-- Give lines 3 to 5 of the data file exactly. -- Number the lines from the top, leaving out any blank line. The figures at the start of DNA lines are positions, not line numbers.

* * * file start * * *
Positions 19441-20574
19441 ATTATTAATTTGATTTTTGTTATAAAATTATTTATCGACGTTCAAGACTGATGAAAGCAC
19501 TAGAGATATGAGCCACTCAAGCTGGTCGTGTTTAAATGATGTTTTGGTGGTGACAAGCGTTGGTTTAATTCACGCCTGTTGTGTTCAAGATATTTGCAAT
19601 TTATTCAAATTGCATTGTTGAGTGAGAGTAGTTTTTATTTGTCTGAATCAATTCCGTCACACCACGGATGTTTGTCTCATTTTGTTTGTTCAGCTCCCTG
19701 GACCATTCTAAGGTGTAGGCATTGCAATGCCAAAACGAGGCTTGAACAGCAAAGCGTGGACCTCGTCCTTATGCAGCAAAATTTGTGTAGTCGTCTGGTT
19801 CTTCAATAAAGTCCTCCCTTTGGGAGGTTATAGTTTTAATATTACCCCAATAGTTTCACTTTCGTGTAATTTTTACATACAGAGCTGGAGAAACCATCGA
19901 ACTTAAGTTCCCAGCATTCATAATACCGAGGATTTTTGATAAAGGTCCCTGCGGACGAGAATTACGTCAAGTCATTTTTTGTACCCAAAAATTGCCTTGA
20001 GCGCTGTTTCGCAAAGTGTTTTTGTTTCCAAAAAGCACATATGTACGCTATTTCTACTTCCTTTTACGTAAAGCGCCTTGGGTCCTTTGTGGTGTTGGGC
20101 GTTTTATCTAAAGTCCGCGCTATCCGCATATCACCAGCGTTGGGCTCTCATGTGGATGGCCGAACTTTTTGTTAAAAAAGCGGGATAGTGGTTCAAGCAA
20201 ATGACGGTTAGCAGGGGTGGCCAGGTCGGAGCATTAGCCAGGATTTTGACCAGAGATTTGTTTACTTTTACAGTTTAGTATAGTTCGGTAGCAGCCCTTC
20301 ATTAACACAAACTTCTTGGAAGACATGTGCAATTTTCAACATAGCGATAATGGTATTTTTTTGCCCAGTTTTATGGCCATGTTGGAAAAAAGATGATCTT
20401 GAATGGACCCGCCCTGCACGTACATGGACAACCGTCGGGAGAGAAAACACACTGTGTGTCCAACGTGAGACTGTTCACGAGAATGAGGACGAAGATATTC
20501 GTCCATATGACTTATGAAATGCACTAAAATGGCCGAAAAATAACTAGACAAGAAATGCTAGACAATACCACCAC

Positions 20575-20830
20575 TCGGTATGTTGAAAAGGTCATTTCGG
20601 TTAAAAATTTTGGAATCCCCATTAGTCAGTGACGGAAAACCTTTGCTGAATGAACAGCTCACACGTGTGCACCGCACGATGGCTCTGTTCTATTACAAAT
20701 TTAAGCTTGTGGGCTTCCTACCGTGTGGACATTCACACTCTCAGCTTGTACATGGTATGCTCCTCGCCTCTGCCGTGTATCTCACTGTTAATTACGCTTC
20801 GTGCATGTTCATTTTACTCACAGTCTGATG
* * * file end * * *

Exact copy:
19501 TAGAGATATGAGCCACTCAAGCTGGTCGTGTTTAAATGATGTTTTGGTGGTGACAAGCGTTGGTTTAATTCACGCCTGTTGTGTTCAAGATATTTGCAAT
19601 TTATTCAAATTGCATTGTTGAGTGAGAGTAGTTTTTATTTGTCTGAATCAATTCCGTCACACCACGGATGTTTGTCTCATTTTGTTTGTTCAGCTCCCTG
19701 GACCATTCTAAGGTGTAGGCATTGCAATGCCAAAACGAGGCTTGAACAGCAAAGCGTGGACCTCGTCCTTATGCAGCAAAATTTGTGTAGTCGTCTGGTT